My daughter was born during the height of the hysteria over a now-debunked theory linking immunizations and a rise in autism. I convinced myself that the best thing for my daughter was not to be vaccinated, employing a kind of bizarro logic to “protect” her against the only thing that would truly protect her from potentially horrific illness.
Once I took such a drastic and dangerous step, I became relatively impervious to doubt. I had the education to understand the scientific method, access to good medical research that proved the vaccines were very safe and effective, and plenty of peer pressure from doctors and family members to vaccinate. Yet I still held fast to my anti-vax beliefs. It was like a religion, and to doubt that vaccines were dangerous was to admit to myself I had made a horrible mistake that put my daughter’s life at risk. The stakes were too high to be wrong.
I wish I could say I had a scientific epiphany, one that could be replicated with other anti-vaxxers, but it was a slow and personal journey sparked by a divorce that caused me to reevaluate every aspect of my life. As I went through this process, I had the good fortune of being supported by people who patiently urged me to reevaluate my stance against vaccines. I was also lucky enough to fall into a job as an editor for several diabetes publications, which taught me about every aspect of the Food and Drug Administration’s process for approving new treatments.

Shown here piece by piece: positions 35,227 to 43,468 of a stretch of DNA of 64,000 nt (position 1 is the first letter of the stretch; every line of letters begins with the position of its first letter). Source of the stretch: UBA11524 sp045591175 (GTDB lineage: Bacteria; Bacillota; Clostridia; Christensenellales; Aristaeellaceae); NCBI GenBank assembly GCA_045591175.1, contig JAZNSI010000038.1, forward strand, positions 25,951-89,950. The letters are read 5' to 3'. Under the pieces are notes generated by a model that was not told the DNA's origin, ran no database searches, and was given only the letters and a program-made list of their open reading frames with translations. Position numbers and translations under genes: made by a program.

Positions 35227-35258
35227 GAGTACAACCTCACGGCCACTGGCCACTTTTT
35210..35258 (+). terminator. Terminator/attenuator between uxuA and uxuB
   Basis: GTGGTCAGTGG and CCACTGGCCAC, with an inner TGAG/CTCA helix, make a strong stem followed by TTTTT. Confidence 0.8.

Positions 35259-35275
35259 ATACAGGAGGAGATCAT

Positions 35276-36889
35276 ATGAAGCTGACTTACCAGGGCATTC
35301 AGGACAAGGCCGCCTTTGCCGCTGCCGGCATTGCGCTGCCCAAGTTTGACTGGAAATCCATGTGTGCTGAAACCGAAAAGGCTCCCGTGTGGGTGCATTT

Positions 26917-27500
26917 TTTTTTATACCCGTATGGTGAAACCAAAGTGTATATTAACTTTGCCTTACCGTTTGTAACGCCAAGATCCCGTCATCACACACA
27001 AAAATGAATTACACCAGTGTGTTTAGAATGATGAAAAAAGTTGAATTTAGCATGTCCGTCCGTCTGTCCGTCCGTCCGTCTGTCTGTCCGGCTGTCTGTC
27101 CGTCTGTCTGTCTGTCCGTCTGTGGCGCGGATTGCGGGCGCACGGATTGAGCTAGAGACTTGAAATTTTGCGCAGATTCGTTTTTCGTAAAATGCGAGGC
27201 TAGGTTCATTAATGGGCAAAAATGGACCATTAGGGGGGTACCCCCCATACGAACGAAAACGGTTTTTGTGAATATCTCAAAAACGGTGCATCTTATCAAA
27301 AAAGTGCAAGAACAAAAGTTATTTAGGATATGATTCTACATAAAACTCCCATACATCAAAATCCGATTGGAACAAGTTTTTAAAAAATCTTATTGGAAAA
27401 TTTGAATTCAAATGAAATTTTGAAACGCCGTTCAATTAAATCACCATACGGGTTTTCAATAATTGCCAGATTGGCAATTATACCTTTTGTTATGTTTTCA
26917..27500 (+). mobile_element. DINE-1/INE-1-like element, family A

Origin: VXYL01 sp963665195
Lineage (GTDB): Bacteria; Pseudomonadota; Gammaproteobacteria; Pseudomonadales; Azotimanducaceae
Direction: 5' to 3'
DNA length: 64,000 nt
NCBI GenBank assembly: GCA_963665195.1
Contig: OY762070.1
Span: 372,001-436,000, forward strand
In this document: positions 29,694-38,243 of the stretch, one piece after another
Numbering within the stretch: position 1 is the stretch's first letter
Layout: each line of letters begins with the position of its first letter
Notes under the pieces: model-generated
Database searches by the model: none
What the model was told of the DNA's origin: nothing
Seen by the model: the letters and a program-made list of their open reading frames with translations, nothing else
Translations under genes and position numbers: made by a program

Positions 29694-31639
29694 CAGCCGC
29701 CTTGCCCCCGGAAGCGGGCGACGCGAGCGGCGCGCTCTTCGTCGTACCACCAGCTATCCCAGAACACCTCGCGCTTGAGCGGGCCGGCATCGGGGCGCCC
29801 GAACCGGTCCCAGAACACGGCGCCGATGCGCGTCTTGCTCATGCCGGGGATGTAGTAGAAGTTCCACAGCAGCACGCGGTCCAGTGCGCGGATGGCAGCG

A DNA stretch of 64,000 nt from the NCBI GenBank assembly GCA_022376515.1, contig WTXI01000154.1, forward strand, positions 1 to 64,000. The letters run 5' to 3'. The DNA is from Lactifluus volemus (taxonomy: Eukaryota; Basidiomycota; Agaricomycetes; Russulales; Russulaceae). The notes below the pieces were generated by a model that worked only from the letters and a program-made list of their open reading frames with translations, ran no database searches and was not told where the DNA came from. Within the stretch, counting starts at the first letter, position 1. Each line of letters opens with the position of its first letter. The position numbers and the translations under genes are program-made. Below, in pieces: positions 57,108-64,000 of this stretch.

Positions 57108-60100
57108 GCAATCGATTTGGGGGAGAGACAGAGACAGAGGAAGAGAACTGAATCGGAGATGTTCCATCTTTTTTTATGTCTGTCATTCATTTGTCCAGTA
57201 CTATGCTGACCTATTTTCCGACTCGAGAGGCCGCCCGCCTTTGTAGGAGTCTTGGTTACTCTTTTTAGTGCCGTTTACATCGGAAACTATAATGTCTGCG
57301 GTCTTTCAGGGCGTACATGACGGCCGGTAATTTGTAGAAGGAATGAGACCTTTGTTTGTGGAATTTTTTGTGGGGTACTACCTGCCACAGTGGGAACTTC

My daughter eventually got her shots, my son was immunized on schedule, and when the Covid-19 vaccine was given emergency authorization, I rushed to get it.
I now try to advocate online for vaccination, especially for the Covid-19 vaccine. It hasn’t always been pleasant. I’ve received messages that tell me to keep my politics out of the diabetes forum, or to do anatomically impossible things to myself.